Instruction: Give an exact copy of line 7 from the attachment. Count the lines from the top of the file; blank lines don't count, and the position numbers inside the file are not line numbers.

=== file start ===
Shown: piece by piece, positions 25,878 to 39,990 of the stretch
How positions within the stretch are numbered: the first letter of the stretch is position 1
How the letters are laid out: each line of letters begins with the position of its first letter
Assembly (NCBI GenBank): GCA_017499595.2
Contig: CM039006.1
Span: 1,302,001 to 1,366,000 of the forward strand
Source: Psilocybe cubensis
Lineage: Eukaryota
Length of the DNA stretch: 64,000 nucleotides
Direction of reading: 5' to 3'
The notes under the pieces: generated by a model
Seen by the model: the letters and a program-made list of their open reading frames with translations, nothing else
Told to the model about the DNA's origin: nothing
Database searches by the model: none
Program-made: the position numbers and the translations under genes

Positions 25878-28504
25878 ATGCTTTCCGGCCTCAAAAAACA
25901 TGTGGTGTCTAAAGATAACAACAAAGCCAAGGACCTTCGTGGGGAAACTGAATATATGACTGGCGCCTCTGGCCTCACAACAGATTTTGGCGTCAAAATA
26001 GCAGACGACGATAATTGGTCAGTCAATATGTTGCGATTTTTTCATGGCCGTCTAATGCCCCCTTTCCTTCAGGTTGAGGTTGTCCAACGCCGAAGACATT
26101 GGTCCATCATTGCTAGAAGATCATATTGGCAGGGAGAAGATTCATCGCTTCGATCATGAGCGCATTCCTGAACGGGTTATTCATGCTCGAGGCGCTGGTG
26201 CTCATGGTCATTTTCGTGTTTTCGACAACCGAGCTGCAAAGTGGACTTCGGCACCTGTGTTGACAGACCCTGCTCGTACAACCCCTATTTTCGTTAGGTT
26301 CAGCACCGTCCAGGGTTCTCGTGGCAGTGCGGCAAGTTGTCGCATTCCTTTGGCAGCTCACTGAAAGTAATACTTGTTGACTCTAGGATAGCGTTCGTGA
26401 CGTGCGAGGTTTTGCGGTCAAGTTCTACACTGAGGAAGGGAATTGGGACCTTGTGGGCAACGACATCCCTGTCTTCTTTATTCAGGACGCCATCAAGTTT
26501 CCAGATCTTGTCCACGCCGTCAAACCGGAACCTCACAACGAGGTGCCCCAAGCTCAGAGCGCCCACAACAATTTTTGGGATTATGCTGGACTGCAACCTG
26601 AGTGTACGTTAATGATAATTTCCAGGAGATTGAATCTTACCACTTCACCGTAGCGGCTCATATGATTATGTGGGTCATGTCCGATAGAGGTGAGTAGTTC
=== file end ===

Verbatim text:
Source: Psilocybe cubensis